iStock 000016349860XSmallPrice of second class stamp could rise by 50 per cent

24th October 2011

Royal Mail will be given the power to charge an unlimited price for first class stamps while the cost of sending a letter second-class could rise by more than 50%, under plans announced yesterday.

There should be no cap on prices for the vast majority of Royal Mail’s services, including business post, bulk mail, and large letters and parcels sent second class, the regulator, Ofcom, said.

The proposed seven-year deal would see the cost of a second-class stamp rise from the current 36p to between 45p and 55p

The plan to relax the limits on pricing are intended to ensure that Britain’s “universal” and “affordable” postal service remains viable, Ofcom said.

But consumer groups warned that customers could be put off if stamp prices rose too far, leading to another crisis for Royal Mail and even higher costs in future.

The take-up of mail services has been badly dented by the expansion of email, broadband internet and the widespread use of mobile phones over the past decade.

The number of postal deliveries has fallen by a quarter since 2006 and Royal Mail’s letters business made a £120 million loss last year. At the same time, increases in the price of stamps have been kept below the level of inflation, leaving the national postal service “under threat”, according to Ofcom.

The proposed seven-year deal, which could come into force in April, would see the cost of a second-class stamp rise from the current 36p to between 45p and 55p, a possible 53% increase.

There would be no limit on the price of a first class stamp, which currently costs 46p. One option could be to bring it more closely into line with countries such as Denmark, where a first-class stamp costs 67p, or Italy, where a next-day delivery costs 69p.

Ed Richards, chief executive of Ofcom, said the public “love” the “universal” British mail system. Under the law, Royal Mail must collect and deliver post six days a week, at an affordable price, to every address in the UK.

“People want their postie on the street,” Mr Richards said. “It is really popular but it’s also what determines the underlying cost.”

Mr Richards argued that Royal Mail would be unlikely to increase the cost of first class post excessively because customers would simply “trade down” to second class, or rely on email if prices rose too far.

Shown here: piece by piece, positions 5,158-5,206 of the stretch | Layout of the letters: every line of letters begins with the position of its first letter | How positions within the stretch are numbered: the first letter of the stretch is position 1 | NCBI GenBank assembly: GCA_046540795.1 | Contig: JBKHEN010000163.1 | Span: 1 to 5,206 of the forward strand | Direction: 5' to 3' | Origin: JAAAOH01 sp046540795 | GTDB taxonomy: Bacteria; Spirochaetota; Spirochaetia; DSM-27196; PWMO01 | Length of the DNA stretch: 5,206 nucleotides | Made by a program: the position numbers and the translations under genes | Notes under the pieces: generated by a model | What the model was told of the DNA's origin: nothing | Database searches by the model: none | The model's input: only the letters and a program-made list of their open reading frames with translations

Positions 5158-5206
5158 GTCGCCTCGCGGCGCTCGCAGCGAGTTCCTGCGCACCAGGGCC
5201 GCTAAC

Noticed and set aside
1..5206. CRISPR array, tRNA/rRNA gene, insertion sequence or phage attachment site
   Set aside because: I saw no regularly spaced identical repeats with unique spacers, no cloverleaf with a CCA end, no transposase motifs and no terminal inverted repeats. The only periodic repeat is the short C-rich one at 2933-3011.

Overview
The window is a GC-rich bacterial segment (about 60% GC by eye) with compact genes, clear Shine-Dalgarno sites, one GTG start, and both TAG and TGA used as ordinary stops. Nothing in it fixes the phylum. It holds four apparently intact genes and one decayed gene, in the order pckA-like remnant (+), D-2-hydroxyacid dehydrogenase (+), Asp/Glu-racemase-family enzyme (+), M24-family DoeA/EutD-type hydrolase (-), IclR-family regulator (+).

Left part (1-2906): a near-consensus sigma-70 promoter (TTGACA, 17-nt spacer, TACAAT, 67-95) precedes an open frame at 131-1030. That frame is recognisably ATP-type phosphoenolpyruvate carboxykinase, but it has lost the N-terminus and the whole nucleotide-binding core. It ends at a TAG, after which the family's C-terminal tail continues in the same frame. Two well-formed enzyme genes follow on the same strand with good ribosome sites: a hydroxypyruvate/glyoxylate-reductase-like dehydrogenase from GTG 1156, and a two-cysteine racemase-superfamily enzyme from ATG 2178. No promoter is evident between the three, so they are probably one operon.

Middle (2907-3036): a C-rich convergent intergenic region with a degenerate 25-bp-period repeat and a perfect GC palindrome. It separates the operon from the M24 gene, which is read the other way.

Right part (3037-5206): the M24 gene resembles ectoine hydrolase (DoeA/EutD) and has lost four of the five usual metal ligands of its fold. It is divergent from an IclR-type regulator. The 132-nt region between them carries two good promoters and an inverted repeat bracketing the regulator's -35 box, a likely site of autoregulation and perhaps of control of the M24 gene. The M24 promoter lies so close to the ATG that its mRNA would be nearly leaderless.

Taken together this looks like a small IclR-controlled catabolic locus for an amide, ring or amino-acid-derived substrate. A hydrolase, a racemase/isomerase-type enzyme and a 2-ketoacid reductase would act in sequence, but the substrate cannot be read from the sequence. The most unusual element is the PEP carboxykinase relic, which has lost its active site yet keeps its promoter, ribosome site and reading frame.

The reforms would also encourage far more competition, allowing rival companies to collect, transport and deliver post entirely independently of Royal Mail’s network, which could also keep prices keen, he suggested.

However, Mr Richards warned Royal Mail that it must find more “efficient” ways of operating as costs had risen sharply at a time when its business was in decline.

He said the government’s plan to privatise Royal Mail would help keep prices in check, while Ofcom would be able to “intervene” if postal services became too expensive for consumers.

Businesses and individuals were urged to give their views during the 11 week public consultation on Ofcom’s plans, before reforms are introduced in next spring.

The government and Royal Mail welcomed the consultation but consumer groups expressed alarm.

Mike O’Connor, chief executive of Consumer Focus, said: “This could be the biggest shake-up to the mail market that we have ever seen. “Mail services are going to get more expensive. While the unit cost of a stamp may seem small, consumers have a right to expect value for money.”

Richard Lloyd, executive director, Which?, said many customers felt postal services were “patchy” and that pricing was “confusing”.

“It is essential that these plans don’t result in a downward spiral, with more people put off sending letters, leading to even higher prices,” he said.

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